Why We Need Health Care Reform



Dave Mann

We’re having the wrong conversation about national health care reform.

Much of the debate has centered on how reform would affect those of us with health insurance. (Will we keep our plans and our doctors? How much will it cost?) Don’t get me started on the town-hall outbursts and the euthanasia talk. 

Quite a few Republicans have said they would prefer to maintain the status quo than pass the current Democratic reform plan.

We’re not talking enough about those who need health care reform — the nearly 50 million Americans who lack health insurance.

They include the uninsured 24-year-old in McAllen who struggles to find cancer treatment.

And the dozens of uninsured waiting 15 hours for care in a San Antonio emergency room last week. (And the many in Houston suffering the same fate.) 

Then there are the millions more who are under-insured.

In March, Karen Tumulty wrote this must-read story. Tumulty, a veteran reporter for TIME, has covered health care policy for more than a decade. Her older brother Patrick, who lives in San Antonio, began to suffer from kidney failure. He had a flimsy, catastrophic-care policy, and his insurance company refused to pay for care. Before long, Patrick was very sick and broke.

Tumulty writes:

Confident of my abilities to sort this out or at least find the right person to fix the problem, I made some calls to the company. I got nowhere. That’s when I realized that the national crisis I’d written so much about had just hit home.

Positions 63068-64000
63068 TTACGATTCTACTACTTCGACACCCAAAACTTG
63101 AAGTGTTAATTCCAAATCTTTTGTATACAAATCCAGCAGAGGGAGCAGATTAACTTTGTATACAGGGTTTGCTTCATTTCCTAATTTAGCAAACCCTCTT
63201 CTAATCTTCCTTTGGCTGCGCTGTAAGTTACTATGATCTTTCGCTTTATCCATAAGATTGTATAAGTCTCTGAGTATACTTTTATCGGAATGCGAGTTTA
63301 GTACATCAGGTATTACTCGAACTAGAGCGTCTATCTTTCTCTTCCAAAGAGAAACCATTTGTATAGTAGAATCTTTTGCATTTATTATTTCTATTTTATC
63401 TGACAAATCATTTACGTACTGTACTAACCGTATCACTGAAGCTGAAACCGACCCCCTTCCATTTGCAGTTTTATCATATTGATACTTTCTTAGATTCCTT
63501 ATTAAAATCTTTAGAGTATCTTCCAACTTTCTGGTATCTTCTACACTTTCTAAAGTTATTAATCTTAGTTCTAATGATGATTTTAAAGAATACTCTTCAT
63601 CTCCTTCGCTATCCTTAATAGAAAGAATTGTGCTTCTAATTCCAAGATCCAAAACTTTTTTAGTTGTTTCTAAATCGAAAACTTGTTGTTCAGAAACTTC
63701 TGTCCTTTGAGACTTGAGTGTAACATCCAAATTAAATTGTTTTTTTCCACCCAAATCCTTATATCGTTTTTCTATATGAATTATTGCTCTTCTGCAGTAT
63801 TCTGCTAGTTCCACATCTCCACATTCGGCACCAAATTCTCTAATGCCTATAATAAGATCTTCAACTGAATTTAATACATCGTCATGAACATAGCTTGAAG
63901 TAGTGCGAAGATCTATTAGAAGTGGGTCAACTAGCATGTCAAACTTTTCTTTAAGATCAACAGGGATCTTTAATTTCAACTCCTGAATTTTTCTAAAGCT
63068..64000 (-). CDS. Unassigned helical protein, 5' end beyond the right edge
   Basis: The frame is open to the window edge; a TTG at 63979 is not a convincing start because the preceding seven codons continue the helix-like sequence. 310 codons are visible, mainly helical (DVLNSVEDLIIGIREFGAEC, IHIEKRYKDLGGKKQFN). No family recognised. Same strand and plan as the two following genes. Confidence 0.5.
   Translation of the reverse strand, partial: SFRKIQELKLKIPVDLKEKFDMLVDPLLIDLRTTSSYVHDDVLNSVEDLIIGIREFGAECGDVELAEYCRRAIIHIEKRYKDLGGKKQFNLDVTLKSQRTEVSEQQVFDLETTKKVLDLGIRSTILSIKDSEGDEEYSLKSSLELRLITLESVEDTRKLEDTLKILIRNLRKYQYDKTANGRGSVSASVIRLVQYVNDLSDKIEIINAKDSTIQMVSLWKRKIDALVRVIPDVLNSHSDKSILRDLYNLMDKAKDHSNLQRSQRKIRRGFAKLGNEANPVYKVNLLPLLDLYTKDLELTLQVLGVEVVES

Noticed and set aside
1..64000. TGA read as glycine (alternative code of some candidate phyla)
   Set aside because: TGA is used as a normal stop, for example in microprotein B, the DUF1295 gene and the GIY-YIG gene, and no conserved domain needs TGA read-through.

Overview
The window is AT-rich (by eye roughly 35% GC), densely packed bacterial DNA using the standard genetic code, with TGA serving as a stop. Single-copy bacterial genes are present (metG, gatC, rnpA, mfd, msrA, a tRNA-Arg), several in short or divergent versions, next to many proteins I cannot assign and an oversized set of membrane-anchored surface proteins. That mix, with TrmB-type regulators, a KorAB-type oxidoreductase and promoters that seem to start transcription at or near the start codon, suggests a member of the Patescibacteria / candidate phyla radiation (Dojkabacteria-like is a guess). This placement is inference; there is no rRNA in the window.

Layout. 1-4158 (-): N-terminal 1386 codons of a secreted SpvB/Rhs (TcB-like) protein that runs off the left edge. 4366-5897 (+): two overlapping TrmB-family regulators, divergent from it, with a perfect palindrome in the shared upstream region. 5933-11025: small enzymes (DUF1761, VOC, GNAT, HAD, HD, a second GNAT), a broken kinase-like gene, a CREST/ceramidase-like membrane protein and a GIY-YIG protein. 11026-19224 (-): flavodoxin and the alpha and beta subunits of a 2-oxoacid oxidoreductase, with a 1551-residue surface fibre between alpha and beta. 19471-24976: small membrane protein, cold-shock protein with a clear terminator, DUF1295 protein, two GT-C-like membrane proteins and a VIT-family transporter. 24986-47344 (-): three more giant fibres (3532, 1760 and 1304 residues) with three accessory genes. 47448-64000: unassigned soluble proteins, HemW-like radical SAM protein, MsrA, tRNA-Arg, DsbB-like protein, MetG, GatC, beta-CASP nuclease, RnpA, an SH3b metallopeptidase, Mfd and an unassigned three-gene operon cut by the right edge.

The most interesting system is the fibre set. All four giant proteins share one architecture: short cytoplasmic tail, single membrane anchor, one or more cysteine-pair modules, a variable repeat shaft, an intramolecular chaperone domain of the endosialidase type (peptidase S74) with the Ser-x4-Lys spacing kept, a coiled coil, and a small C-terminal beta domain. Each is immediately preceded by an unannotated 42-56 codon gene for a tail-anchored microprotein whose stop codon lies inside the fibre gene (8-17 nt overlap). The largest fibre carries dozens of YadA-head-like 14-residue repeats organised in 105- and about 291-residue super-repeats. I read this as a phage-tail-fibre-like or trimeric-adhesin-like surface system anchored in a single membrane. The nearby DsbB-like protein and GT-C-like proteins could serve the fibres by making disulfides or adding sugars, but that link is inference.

Later she notes that many other Americans experience what her brother went through:

They are the underinsured, who may be all the more vulnerable because, until a health catastrophe hits, they’re often blind to the danger they’re in. In a 2005 Harvard University study of more than 1,700 bankruptcies across the country, researchers found that medical problems were behind half of them — and three-quarters of those bankrupt people actually had health insurance. As Elizabeth Warren, a Harvard Law professor who helped conduct the study, wrote in the Washington Post, ‘Nobody’s safe … A comfortable middle-class lifestyle? Good education? Decent job? No safeguards there. Most of the medically bankrupt were middle-class homeowners who had been to college and had responsible jobs — until illness struck.’

There are many more stories. Andrew Sullivan’s blog at The Atlantic has been compiling tales from the health care crisis. You can read them here.

A lot of people in this country receive good health care. But too many Americans do not. We can’t lose sight of that.

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